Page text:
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Baltimore's Drug Game: As DEA Battles To End Trade, Turf Wars Fuel City Violence

BALTIMORE (WJZ) -- It's a nationwide epidemic, but here in Baltimore, the drug trade continues to decimate the city.

Drug leaders are flooding Baltimore with the most lethal opioids around -- spawning murder and overdoses -- and it's all a battle over clientele, money and power.

The 911 calls and crime are a constant cycle of bloodshed that's ripped families apart and left others scared to walk in their own neighborhoods.

Baltimore continues to grapple with violence that's simply unprecedented, and the gunfire is mostly fueled by the drug game.

"We are in the midst of tragedy, overdoses, fatalities that we have not seen ever in this country," said Don Hibbert, an Assistant Special Agent In Charge at the Baltimore's division of the Drug Enforcement Administration (DEA).

Rick Ritter: How much of a role does the drug industry play in that homicide count?

Don Hibbert: It's a huge role -- a huge role.

It's an epidemic that's plaguing our city like never before. Day after day, corner after corner, the drug deals are helping power neighborhoods and even Baltimore's economy.

"Hundreds of drug shops throughout the city -- huge profit margins," Hibbert said.

The deadliest opioids make their way onto the streets. It's a cash business that's wheeling and dealing more than ever.

RR: How much drug money would you say is on the streets of Baltimore?

DH: Millions of dollars at any given time.

RR: Daily?

DH: Daily.

For Hibbert and the DEA, they are trying to stop it.

"There's a sensational appetite for the drugs and the cartels know it," he said.

Some dealers traveling all the way across the country to deliver the best high to Baltimore.

"One of our investigations a couple of years ago, we actually discovered traffickers from Baltimore that we were able to track into Mexico -- meeting with the cartels, sampling the product," Hibbert said.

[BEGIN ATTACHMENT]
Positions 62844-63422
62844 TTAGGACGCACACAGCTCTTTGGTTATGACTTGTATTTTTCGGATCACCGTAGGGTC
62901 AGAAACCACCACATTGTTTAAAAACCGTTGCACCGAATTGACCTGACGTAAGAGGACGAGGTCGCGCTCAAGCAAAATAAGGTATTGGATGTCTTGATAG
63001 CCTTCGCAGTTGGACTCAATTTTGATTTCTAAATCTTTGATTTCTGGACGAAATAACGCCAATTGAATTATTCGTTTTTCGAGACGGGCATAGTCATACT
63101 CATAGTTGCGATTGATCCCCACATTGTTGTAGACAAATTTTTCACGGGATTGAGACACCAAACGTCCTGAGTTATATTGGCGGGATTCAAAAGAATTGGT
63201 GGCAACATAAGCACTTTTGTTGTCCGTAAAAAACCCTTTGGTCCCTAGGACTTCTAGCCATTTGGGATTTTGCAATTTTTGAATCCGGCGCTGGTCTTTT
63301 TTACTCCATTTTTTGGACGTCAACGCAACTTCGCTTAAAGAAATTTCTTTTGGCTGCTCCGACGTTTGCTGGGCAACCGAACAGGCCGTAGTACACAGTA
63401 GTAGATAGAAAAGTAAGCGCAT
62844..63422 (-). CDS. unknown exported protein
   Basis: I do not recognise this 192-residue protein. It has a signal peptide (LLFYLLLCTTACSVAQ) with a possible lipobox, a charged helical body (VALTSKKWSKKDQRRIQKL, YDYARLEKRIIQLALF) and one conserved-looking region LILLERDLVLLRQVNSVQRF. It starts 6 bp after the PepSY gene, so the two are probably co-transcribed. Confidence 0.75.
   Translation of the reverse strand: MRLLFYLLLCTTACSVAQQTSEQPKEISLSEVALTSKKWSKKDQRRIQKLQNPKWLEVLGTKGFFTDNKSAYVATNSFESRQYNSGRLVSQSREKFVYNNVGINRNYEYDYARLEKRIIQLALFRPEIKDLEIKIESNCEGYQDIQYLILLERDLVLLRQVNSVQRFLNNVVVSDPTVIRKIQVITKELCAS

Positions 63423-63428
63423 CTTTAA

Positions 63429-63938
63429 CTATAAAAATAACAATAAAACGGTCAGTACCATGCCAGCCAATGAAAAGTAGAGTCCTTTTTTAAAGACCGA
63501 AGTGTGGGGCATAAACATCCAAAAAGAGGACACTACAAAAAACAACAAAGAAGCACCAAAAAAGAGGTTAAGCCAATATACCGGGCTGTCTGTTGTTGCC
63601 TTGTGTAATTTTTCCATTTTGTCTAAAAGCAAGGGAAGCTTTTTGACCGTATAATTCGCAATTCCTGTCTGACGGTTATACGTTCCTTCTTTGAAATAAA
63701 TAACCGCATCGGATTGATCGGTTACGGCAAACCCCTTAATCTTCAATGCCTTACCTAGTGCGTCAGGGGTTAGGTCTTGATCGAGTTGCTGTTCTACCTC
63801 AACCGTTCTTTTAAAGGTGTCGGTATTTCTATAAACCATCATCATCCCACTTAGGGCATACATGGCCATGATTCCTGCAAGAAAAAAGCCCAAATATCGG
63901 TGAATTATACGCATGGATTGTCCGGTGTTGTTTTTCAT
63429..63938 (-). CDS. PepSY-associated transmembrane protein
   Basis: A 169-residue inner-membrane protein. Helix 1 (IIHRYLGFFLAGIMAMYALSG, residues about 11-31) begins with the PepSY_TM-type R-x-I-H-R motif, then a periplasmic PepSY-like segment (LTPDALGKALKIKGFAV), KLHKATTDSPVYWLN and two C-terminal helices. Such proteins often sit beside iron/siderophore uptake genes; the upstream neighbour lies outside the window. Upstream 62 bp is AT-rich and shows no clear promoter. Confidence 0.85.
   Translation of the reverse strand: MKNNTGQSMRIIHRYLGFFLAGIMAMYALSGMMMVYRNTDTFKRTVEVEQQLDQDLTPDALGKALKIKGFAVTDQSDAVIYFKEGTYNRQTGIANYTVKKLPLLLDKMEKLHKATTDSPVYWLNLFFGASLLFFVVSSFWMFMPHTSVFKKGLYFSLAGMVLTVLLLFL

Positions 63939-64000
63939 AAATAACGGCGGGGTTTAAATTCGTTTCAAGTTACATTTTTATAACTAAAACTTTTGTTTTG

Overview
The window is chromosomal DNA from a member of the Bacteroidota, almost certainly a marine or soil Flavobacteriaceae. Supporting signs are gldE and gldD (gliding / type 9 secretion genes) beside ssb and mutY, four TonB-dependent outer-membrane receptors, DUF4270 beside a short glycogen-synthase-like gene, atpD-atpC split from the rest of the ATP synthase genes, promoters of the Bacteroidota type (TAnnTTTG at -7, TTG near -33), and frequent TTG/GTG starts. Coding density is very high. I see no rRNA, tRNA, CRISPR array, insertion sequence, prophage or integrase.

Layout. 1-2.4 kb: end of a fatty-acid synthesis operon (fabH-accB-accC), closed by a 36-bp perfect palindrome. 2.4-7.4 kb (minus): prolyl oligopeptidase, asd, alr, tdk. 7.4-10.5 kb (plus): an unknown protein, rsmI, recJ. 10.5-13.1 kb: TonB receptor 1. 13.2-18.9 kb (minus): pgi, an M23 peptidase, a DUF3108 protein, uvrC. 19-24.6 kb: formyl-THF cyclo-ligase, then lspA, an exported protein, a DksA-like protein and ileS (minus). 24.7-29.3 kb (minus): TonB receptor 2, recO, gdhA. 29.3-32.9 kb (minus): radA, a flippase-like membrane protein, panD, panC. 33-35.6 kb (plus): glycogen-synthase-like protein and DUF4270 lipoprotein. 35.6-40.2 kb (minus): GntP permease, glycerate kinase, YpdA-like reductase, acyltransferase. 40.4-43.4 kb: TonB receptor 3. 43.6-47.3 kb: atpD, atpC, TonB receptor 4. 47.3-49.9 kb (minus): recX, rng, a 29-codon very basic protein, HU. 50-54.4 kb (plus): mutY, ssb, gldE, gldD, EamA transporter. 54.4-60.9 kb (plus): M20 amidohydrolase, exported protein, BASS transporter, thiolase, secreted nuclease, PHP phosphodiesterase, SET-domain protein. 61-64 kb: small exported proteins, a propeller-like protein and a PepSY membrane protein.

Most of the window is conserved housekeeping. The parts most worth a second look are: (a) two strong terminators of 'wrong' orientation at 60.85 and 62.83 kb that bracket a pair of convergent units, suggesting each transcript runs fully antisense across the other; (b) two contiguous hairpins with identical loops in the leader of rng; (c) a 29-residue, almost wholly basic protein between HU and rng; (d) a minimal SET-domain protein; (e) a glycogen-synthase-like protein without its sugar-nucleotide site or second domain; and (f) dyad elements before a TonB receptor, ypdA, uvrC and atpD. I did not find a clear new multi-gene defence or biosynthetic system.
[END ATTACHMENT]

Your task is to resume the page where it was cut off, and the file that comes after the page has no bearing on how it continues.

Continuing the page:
More potent than heroin and less expensive, fentanyl is changing the game entirely.

"It's all over the place, various drug shops run by different networks or drug traffickers throughout the city and each one is in their own unique territory," said Hibbert. "And if anyone tries to sell in there, it leads to a level of violence we're seeing."

Baltimore is a hot spot due to the demand and its prime location on the I-95 corridor.

"Baltimore was always known as a user type city," said Hibbert. "Now it's become almost a source city for other areas. We see people coming from as far away as Virginia, Western Pennsylvania to get specifically fentanyl. We're seeing it as a source city."

In 2018, the DEA seized $28 million worth of assets.

Undercover video shows suspects pulling kilo after kilo out of a truck that the DEA eventually stopped and searched.

"We're consistently coming across six-figure seizures -- $100,000, $200,00, $300,000 and in some cases millions in drug profits -- just laying around apartments and homes in Baltimore," he said.

But a seizure can sometimes have a devastating fallout: crushing one drug shop leaves a neighborhood short on opioids that could potentially spark a turf war over the demand that remains.

"In this case, it crippled the organization," said Hibbert. "What we were concerned about -- who would fill that void?"

"Unfortunately a lot of times you could end up seeing a level of violence might increase when you take a big group out like this one," he added. "These organizations, when they select a territory where they're going to sell from, they don't want other people coming in and selling drugs in their territory."

Despite the homicide count and a punishing overdose rate for the entire state, the hope is that a turnaround is already in progress.

RR: A lot of people out there are losing hope in this city with violence and drugs -- what's your message to them?

DH: This will not work unless we all work together. This is strictly not a law enforcement problem. Every seizure we make, I view it as a lifesaver, because we just prevented quantities of drugs reaching people and them overdosing.

In 2018, Baltimore's DEA division was no. 8 in total assets seized with around $28 million -- that's more than some division that has double, even triple the population size of Baltimore.

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